NASPO’s Higher Education initiatives are built upon our relationships with academic partners. After more than three years of working with these impressive academics and their students, the answer to a need of our membership often lies with one of our partner schools. NASPO encourages its membership to participate in academic partner career fairs, case competitions and many other events, but the ultimate goal is to build an example for the states to model when reaching out to their local institutions. NASPO has worked to establish relationships with top-tier Supply Chain Management programs across the country. Of course, the primary goal in everything we do is to serve our members, and these partnerships are no different.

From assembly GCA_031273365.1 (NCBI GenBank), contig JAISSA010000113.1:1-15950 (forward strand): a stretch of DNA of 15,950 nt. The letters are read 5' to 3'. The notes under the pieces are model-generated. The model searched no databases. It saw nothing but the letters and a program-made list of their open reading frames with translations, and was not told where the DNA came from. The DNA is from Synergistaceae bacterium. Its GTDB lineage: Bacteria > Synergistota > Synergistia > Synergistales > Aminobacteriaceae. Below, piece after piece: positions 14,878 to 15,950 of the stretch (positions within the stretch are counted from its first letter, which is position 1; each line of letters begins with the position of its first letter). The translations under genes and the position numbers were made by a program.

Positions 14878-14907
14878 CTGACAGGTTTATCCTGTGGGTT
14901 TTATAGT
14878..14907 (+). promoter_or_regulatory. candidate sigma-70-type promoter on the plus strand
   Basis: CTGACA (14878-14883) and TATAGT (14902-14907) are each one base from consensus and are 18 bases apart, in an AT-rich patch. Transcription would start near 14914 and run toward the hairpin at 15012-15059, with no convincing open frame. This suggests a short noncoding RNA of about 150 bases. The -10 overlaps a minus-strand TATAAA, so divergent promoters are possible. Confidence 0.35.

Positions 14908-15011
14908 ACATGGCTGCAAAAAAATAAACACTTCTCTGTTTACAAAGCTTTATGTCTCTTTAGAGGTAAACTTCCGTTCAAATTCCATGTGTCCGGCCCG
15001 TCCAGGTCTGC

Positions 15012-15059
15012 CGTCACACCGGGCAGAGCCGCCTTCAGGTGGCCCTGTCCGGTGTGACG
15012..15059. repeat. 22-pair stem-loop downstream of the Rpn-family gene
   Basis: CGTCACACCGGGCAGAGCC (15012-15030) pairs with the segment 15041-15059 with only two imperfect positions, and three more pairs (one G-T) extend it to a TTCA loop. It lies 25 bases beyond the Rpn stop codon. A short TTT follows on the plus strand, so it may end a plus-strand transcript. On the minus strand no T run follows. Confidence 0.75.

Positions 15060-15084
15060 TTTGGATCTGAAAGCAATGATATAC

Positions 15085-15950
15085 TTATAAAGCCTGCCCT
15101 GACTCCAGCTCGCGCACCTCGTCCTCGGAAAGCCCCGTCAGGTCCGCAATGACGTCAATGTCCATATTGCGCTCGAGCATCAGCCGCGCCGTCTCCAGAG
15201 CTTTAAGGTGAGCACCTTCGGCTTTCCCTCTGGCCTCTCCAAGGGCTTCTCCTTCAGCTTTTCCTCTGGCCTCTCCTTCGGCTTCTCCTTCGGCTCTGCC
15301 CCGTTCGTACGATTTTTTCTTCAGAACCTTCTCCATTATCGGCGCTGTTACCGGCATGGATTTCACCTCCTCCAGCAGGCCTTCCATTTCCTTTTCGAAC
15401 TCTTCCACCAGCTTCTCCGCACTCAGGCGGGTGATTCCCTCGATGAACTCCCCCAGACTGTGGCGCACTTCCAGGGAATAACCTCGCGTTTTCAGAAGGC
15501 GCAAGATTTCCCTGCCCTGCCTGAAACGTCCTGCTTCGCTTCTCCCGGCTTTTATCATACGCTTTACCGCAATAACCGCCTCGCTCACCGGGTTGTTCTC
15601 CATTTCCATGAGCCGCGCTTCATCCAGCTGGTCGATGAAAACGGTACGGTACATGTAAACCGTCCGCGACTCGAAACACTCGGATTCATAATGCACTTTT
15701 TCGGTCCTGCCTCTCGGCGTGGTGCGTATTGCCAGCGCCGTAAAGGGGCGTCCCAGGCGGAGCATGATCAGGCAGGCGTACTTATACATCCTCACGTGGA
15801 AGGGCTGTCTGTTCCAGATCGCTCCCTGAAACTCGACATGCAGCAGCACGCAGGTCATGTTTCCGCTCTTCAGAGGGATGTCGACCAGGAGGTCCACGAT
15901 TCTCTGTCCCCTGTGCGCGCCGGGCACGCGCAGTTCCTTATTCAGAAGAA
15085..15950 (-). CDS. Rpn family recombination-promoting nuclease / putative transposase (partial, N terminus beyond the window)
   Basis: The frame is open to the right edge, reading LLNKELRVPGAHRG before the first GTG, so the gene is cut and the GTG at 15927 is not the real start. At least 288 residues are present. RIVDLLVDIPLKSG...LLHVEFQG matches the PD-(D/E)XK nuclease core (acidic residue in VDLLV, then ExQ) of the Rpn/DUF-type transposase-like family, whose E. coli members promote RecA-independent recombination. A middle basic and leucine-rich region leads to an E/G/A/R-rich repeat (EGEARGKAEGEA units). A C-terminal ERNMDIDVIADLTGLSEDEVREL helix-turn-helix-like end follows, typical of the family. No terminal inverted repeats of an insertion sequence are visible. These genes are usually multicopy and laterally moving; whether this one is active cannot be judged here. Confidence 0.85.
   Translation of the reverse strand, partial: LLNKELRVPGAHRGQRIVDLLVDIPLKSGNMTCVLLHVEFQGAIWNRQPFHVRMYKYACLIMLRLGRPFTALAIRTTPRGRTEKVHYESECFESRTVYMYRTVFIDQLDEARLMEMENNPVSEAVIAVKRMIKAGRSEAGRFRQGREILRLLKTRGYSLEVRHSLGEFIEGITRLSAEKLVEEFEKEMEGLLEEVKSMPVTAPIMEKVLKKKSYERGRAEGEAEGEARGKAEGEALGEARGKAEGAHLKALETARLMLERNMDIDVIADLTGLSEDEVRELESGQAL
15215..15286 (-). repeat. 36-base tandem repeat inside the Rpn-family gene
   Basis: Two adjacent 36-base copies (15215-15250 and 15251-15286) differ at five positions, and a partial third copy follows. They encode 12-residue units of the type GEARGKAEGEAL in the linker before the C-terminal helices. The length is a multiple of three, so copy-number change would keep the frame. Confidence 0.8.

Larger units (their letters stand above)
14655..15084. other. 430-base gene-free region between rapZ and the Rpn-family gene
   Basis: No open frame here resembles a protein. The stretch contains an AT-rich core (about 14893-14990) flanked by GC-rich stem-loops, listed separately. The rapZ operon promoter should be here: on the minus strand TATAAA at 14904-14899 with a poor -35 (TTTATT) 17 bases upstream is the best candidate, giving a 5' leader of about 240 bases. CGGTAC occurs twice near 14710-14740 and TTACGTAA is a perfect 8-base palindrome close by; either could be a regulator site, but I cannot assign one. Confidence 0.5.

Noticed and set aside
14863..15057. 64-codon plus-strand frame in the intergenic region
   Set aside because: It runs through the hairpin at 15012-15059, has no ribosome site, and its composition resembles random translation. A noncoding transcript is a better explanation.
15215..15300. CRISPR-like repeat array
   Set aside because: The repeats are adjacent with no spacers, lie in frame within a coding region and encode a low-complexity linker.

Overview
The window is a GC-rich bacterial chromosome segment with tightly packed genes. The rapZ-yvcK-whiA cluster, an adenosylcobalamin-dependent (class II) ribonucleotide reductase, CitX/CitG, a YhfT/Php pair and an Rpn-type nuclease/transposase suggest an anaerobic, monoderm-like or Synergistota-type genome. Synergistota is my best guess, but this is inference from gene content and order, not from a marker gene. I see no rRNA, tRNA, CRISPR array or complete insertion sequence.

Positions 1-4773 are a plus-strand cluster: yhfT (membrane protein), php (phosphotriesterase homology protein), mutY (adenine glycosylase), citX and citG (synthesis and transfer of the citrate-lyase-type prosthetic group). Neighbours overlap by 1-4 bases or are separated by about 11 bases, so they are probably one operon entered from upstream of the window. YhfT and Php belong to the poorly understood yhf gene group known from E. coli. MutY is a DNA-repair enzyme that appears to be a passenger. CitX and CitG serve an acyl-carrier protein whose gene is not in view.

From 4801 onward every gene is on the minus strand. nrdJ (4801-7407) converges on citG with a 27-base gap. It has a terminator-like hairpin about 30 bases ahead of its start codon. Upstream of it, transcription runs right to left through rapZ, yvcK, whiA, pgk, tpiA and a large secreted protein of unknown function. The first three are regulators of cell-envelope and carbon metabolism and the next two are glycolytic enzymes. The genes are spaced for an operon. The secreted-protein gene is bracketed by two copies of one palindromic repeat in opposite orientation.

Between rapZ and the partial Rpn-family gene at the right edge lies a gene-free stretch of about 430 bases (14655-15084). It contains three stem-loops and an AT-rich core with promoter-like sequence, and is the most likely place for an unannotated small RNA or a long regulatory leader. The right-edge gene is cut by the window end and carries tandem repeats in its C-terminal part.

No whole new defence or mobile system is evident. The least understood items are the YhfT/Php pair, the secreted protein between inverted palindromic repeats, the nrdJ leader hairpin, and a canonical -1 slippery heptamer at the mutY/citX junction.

Scary stories of cybersecurity incidents, ransomware attacks, data breaches, and/or data privacy violations have sadly become a part of life now. News reports, such as the recent Facebook and Cambridge Analytica scandal, show how private companies’ lax policies on data sharing and lack of proper auditing leave room for data misuse and abuse. Individuals are entitled to know what information private companies or government organizations have on them and how it is shared and protected. As citizens and consumer advocates are becoming more aware of data privacy and security risks, they are calling upon state and federal government to enact regulations so that living in the digital age doesn’t turn every-day social media users into commodities for companies that are willing to “trade” their personal information to make a profit. Read more “Data Privacy and Security: Where Are We in 2019?”→